Learn the most popular programming language of the most popular Operating System: Windows


Visual Basic Statements and Instructions

The discussion of objects and encapsulation in "Forms and Controls", uses several lines of Visual Basic code, including examples of object properties being assigned values and methods being invoked.  The terms code and instructions can be used interchangeably, but the term statement means something specific in Visual Basic.

Visual Basic Statements

A statement differs from the assignment of a property or invocation of a method.  Consider the following definition: A statement is a reserved word that causes a computer program or the operating system to do something.  Statements are instruction (code) that are built in to the Visual Basic language.  Methods are code held by an object.

If you look at the Visual Basic Help, you discover that some keywords are statements.  for example, the keyword End is a statement that ends (stops) the execution of a Visual Basic program.  The keyword Kill (sorry, this is in the language) is a statement that deletes a file from a disk.

As another example, the statement to force explicit declaration of all variables is written as follows:

Option Explicit

In this example, no reference to an object is required because the statement is built into the language.

Visual Basic Program Instructions

Methods, statements and Visual Basic instructions are different.  An instruction is simply a line of code in a Visual Basic application.  Instructions contain the names of constants, variables, functions, properties, methods and built-in Visual Basic statements.  The rule to remember regarding instructions is that all instructions begin with a statement or the invocation of an object method.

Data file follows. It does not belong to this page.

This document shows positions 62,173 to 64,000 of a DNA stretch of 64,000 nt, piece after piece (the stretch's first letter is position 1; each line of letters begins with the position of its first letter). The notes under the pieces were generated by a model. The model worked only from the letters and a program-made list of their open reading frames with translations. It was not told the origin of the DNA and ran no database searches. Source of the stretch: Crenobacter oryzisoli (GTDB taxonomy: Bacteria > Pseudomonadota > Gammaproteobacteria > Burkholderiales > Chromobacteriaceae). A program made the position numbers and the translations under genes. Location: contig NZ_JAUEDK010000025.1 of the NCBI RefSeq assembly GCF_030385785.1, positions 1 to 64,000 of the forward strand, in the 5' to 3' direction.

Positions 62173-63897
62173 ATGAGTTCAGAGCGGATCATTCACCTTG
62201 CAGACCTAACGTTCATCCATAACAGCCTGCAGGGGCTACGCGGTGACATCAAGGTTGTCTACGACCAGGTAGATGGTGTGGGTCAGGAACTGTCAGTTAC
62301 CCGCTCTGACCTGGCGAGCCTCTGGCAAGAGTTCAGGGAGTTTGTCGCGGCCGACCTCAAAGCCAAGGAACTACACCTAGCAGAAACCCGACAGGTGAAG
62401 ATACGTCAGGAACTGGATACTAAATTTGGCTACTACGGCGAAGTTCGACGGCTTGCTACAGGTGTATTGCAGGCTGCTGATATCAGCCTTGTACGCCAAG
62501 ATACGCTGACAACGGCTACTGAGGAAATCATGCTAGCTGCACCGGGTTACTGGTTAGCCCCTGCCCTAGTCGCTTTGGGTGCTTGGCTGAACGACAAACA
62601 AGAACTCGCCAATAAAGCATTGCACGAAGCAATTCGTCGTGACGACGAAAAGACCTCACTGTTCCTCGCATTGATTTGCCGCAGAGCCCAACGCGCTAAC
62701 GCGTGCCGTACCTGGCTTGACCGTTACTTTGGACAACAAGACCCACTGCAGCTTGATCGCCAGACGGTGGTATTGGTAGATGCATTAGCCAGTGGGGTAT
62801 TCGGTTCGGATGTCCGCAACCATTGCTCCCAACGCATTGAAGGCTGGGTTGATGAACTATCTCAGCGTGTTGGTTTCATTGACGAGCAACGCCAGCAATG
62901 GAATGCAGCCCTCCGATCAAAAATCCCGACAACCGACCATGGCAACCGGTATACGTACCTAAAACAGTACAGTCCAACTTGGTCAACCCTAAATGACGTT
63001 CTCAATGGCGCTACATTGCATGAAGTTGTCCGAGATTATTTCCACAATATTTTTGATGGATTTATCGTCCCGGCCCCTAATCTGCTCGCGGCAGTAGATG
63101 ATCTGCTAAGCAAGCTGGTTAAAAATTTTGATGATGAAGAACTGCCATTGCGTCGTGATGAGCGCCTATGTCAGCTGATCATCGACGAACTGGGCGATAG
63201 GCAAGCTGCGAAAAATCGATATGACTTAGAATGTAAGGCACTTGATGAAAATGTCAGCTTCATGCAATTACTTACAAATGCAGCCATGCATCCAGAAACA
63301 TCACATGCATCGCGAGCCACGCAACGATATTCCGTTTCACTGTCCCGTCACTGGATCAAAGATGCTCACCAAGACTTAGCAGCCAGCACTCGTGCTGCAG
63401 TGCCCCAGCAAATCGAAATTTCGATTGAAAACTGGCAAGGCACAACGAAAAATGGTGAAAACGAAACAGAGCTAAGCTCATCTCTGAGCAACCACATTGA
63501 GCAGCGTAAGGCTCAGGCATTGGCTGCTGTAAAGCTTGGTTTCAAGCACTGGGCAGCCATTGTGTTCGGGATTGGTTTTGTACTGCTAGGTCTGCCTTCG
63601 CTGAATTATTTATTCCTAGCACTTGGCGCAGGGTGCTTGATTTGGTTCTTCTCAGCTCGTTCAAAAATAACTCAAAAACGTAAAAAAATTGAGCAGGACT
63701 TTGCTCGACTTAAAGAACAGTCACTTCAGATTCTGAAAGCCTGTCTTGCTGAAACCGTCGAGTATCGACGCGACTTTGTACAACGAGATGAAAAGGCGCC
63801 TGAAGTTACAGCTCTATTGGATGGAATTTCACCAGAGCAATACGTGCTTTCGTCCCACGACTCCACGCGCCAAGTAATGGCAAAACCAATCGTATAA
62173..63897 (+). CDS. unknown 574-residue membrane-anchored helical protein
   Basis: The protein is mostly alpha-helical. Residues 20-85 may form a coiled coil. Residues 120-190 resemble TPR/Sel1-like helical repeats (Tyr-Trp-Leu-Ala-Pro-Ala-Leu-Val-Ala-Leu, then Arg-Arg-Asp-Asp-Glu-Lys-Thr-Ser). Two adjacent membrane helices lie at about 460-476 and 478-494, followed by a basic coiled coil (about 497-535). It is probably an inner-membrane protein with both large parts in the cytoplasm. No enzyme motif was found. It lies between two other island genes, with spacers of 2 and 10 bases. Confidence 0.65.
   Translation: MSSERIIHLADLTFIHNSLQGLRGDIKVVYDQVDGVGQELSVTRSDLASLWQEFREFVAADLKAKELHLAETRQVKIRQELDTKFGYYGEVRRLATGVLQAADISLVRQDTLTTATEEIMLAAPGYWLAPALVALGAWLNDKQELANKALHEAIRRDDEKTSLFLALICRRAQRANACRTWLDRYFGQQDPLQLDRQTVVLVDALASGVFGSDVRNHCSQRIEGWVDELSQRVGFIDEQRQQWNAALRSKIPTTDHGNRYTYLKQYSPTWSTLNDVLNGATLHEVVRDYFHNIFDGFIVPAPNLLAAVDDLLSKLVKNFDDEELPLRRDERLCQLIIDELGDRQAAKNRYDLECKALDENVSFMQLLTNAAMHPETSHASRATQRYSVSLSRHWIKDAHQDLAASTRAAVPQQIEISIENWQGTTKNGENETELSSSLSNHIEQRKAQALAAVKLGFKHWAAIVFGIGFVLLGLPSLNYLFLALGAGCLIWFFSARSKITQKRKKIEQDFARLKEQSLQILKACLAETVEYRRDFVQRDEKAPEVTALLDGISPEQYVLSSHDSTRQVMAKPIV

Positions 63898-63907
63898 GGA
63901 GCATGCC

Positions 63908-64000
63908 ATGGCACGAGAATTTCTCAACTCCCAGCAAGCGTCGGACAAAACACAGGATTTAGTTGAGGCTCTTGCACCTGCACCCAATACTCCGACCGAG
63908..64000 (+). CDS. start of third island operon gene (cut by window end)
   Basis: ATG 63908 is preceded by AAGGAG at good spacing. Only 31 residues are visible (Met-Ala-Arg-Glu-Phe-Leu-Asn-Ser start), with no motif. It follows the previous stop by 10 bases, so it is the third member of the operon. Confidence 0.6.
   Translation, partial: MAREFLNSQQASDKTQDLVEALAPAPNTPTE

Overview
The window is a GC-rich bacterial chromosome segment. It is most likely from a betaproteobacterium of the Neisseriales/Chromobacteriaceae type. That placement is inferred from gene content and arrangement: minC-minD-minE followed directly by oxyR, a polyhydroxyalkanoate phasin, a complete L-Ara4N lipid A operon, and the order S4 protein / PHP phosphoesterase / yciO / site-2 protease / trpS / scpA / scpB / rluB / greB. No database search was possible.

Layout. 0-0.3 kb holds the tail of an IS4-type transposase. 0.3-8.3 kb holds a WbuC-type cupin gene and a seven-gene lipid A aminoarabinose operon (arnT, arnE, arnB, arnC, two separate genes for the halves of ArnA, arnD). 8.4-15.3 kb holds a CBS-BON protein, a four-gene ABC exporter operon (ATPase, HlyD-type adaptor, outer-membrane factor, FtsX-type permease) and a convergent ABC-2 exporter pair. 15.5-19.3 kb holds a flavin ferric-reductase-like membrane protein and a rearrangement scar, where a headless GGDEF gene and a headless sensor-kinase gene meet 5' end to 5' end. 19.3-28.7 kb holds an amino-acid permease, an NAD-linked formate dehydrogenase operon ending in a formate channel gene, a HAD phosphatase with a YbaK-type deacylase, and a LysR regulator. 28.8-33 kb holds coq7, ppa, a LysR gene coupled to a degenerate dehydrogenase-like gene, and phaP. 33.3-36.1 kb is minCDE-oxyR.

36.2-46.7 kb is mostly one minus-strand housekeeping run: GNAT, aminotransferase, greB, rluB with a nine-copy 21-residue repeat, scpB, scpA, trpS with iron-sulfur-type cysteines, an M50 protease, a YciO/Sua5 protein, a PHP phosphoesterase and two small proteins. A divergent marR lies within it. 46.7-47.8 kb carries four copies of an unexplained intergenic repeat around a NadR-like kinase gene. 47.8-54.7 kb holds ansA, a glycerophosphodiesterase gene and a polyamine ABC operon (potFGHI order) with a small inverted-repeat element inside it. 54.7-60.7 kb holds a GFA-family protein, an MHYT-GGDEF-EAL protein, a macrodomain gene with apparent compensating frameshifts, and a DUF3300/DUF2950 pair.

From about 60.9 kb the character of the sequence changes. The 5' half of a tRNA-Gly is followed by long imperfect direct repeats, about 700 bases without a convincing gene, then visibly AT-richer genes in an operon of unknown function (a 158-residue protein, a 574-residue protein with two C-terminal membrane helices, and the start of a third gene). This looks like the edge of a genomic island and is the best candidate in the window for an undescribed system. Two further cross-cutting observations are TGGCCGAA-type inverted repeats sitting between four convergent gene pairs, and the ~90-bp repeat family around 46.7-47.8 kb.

For example, an instruction beginning with a statement is as follows:


The following is an instruction beginning with a method:

List1.AddItem Entry

The method is AddItem and the object is List1.

Finally, some instructions beginning with methods or statements also contain what are known as statement or method arguments.  Consider the following:

Form1.Move Left + (width \ 10), Top + (Height \ 10)

In this instruction, Move is a method and Left, width, Top and Height are properties of the object, Form1 that are used as method arguments.  An example of a built-in Visual Basic statement that takes an argument is the AppActivate statement:

AppActivate “Calculator”

In this case, the statement shifts focus to a running instance of the Calculator utility bundled with Windows.

This all may seem a bit confusing right now, but you will get used to working with objects, methods and statements once you begin writing Visual Basic programs.

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